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How do you determine which halfedge goes which way?


At one vertex, there could be multiple half edges that start from that vertex. Is the tie-breaking arbitrary or is there a practice for it?


It seems to be that halfedge data structure does not include information about the actual positions of points. How do we know where to draw our polygons with just halfedge pointers?


Which halfedge does a vertex pick if it is on a strip or loop of polygons? I feel like in the end it doesn't matter since you can just traverse the halfedges to find out every polygon around it, so is it just arbitrary?


Nothing in this definition seems to be specific to triangles, since halfedges don't know how many edges are on their face, only where the next edge is. But we've already talked about how triangles are useful as a basic building block shape for graphics. How would we enforce strictly triangular faces in a halfedge data structure?


Which of the two half edges does the edge struct store?


How do you define the next edge that current halfedge points to?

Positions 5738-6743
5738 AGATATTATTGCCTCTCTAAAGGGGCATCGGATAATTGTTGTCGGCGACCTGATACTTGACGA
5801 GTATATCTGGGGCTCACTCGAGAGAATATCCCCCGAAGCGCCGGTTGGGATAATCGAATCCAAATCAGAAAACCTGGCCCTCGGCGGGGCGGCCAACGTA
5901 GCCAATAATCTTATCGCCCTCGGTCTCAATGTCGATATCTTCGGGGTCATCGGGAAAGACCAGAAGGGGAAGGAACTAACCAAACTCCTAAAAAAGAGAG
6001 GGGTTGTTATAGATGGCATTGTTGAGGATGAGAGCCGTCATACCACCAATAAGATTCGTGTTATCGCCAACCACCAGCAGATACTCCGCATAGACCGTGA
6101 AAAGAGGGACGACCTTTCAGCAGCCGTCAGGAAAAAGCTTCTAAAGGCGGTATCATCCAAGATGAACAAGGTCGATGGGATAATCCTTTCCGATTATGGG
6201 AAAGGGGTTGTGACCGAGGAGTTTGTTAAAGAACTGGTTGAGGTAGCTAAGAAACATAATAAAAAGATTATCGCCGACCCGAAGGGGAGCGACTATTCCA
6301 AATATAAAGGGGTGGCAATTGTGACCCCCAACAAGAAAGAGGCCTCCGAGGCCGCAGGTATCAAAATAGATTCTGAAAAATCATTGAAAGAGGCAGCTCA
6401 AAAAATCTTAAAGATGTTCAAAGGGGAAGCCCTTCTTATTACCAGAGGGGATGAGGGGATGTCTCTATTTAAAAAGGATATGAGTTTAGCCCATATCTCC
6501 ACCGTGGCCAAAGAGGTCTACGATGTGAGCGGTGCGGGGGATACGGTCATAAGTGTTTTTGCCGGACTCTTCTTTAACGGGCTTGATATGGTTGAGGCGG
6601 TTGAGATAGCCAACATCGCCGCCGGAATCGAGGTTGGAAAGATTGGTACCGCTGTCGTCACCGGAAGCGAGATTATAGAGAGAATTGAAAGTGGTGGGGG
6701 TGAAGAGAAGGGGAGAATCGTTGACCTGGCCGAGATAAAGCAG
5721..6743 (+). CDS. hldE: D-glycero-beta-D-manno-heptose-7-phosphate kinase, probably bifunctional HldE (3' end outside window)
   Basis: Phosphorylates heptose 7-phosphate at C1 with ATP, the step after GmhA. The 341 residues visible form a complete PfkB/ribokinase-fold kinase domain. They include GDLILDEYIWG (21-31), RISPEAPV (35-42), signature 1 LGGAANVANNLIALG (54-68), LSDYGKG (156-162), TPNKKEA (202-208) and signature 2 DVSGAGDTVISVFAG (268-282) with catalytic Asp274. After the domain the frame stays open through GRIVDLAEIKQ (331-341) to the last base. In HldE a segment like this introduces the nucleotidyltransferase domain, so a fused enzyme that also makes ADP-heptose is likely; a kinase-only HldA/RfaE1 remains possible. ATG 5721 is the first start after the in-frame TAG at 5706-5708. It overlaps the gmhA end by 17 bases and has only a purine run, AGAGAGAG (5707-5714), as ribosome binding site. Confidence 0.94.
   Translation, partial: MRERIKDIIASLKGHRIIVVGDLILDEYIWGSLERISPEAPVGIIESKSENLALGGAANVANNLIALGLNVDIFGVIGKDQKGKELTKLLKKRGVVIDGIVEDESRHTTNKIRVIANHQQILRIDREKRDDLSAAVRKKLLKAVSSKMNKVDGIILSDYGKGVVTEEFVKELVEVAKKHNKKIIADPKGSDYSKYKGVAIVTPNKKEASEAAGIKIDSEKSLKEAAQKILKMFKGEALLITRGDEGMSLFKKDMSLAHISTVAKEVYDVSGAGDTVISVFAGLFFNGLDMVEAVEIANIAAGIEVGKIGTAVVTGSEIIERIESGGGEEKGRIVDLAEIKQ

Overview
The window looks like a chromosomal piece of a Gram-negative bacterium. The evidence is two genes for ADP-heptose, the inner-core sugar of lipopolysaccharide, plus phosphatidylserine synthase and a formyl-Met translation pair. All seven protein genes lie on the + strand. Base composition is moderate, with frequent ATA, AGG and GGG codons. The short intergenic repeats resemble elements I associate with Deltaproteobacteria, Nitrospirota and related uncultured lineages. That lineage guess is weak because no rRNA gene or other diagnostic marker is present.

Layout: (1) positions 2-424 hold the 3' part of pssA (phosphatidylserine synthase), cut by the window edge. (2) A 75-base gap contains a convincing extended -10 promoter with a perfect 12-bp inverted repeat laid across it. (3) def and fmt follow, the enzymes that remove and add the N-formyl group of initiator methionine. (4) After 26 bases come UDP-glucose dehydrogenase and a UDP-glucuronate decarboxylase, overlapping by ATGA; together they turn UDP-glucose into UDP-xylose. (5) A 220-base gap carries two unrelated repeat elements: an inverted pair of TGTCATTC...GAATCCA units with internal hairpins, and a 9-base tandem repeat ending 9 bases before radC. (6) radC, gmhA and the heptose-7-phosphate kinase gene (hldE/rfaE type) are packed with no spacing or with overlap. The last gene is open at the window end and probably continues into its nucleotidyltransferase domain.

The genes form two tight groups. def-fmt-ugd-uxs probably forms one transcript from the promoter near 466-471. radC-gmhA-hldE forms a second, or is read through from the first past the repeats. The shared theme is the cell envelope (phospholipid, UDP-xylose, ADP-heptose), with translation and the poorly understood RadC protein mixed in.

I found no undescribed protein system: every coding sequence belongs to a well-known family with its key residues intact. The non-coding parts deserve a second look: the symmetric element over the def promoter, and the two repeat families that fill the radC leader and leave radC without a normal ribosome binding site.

In the struct, does vertex has the sequence/order?


How is all half-edges ordered in this data structure? Is the order determined at the preprocessing stage?


Is vertex stored as a compact list in this setting, Edge only referencing the index?


If a halfedge has no twin, is it a boundary?


Are halfedges directed, and does it matter if we're defining a loop of polygons clockwise or ccw?


Will it be a double linked-list?


Since each vertex/face/edge only chooses one half-edge, is there a specific one that takes priority or is it entirely up to the person implementing it.


Is there any motivation behind storing the vertex we are coming from other than arbitrary convention?


Twins should be the same between halfedges right? It looks like there's only one "next" so is it still possible to traverse around a mesh in a reasonable time?


How would halfedge based meshes be exported and imported? Do they use their own spec or are they typically algorithmically converted to other more universal file formats like .obj and .ply and is this where we would want to make use of other other mesh data structures?


Will it be possible that there are no twins? Plus, how can I make sure it is all counter-clockwise or clockwise?


Is the main reason we usually don't use this structure it's memory footprint? It seems like we have to store so many pointers, and probably not having good access proximity in memory.


Would a halfedge data structure still work if we chose, say, a square mesh instead of a triangle mesh?


Is there a preference to the orientation?